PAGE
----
TRENTON – Sen. Mike Doherty (R-23) of Warren County called today for fairer school funding in which each school district would receive income tax revenues of $7,481 for each student.
Doherty was joined by Brick Mayor Steve Acropolis.
“Money should follow the child,” said Acropolis.
In his town, he said that the state aid would rise from $33 million to $73 million, and property taxes would fall by one-third.
He said the current school funding issue is being “hijacked” by the Supreme Court and it’s time that residents receive their fair share of aid from government.
“The Constitution requires the Legislature to make the decision,” Doherty said about school funding.
He said residents in Clinton Township, in Hunterdon County, pay seven times more in income taxes than Asbury Park residents but get only 1/65th of the amount that Asbury Park gets back in state aid.
“They have to raise the remainder in property taxes,” he said.
Clinton Township of Hunterdon County pays $29.7 million in income tax and Asbury Park $3.8 million in income tax revenues.
In return, Asbury Park gets $55 million back in state aid, while Clinton Township receives $583,000 in Clinton, according to Doherty. Per student, Asbury Park gets $23,753 and Clinton receives $367.
“I don’t know how we can continue to support that kind of system.”
Mayor Samir Elbassiouny of Washington Township in Warren County was also present at the press conference.
He said Doherty’s proposal is fair, since students in middle-class districts are suffering with cuts to many school programs, like activities and sports.
About a U.S. Senate race prospect, Doherty said. “That’s a different topic for a different day… I’m running for state Senate.”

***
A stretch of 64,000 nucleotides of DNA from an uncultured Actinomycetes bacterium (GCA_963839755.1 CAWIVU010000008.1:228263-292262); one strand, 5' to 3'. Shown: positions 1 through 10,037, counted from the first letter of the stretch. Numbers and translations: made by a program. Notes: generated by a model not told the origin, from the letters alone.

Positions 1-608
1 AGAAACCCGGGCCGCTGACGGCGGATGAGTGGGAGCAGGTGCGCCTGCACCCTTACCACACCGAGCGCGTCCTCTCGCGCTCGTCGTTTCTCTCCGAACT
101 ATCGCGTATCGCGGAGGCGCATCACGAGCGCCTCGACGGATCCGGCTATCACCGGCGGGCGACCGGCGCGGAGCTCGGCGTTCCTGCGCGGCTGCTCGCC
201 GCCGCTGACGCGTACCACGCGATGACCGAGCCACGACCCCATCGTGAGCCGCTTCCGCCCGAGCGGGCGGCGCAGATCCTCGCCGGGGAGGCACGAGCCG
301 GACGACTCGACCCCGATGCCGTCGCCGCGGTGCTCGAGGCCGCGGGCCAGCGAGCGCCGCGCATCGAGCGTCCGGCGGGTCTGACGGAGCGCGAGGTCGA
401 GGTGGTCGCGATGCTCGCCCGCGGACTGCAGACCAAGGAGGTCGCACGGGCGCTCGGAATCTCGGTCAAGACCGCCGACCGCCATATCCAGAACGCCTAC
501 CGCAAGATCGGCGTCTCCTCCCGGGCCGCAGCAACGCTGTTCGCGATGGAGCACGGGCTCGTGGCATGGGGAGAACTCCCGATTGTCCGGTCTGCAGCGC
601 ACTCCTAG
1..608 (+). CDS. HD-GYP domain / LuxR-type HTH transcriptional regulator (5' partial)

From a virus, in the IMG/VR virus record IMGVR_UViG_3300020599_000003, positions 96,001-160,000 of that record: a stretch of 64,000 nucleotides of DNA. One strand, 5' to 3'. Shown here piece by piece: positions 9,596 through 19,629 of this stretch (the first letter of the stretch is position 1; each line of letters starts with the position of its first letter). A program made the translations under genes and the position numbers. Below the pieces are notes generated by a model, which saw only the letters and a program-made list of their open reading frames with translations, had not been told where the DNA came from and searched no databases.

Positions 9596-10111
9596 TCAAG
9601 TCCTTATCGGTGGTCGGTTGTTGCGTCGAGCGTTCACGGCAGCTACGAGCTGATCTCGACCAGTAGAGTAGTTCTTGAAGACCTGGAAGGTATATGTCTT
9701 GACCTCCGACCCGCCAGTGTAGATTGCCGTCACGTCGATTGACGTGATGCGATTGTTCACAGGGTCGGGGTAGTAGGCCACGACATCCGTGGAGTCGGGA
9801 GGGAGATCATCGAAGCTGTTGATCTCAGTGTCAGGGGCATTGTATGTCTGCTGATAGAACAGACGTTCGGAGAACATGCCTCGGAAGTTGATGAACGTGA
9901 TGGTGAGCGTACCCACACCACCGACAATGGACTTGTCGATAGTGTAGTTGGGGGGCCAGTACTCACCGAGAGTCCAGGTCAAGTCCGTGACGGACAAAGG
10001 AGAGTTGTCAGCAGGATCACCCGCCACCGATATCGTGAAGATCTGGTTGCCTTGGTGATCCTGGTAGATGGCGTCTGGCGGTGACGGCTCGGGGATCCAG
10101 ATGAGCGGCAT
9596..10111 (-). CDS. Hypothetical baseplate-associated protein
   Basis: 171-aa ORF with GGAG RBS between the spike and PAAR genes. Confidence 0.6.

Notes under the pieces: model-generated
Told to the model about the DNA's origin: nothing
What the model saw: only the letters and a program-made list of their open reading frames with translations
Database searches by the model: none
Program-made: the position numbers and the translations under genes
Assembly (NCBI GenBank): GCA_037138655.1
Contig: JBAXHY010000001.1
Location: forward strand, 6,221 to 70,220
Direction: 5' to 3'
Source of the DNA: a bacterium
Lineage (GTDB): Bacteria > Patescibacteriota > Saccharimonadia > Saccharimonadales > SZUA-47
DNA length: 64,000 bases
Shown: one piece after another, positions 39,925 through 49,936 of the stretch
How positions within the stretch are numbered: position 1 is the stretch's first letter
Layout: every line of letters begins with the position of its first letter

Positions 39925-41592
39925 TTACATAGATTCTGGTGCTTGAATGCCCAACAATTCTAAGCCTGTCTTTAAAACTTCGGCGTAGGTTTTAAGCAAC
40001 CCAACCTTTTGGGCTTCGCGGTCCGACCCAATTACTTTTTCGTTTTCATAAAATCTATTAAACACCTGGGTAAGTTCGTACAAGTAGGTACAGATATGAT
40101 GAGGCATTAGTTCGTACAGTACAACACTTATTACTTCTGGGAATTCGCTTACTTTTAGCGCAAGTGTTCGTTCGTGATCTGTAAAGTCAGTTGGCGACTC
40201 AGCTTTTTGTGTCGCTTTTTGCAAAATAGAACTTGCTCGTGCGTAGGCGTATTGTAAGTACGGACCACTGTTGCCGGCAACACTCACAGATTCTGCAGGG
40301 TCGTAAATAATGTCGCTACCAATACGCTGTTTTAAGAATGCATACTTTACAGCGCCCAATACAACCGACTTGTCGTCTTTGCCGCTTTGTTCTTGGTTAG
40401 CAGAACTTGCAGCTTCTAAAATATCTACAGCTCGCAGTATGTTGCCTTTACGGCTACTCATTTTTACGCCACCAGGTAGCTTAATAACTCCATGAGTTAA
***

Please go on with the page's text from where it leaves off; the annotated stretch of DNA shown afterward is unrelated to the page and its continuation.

He is still working on legislation for this proposal.
“I am confident that most of them ….will get on board.”
He plans to hold town hall meetings to campaign for the plan.
Regarding election changes, Doherty would only say the following: “I’m running for re-election to the state Senate.”
However, he did add, “I think Bob Menendez is very vulnerable. Any good Republican candidate could beat him. My policies could be better for America.”
Under Doherty’s proposal, Clinton Township would see its state aid increase from $583,547 to more than $11.9 million.
Asbury Park, however, would see a substantial decrease of more than $37.6 million, going down from $55 million in state aid to $17.3 million.
The plan would benefit suburban and rural districts, at the expense of urban school districts that receive a large amount of the state aid.
When asked about the decrease that would be seen in Newark, the largest school district, Doherty said, “They are just going to have to make some tough decisions.”
Newark, under Doherty’s formula of $7,481 per student, would see its state aid plummet by more than half, from $681 million to $337 million.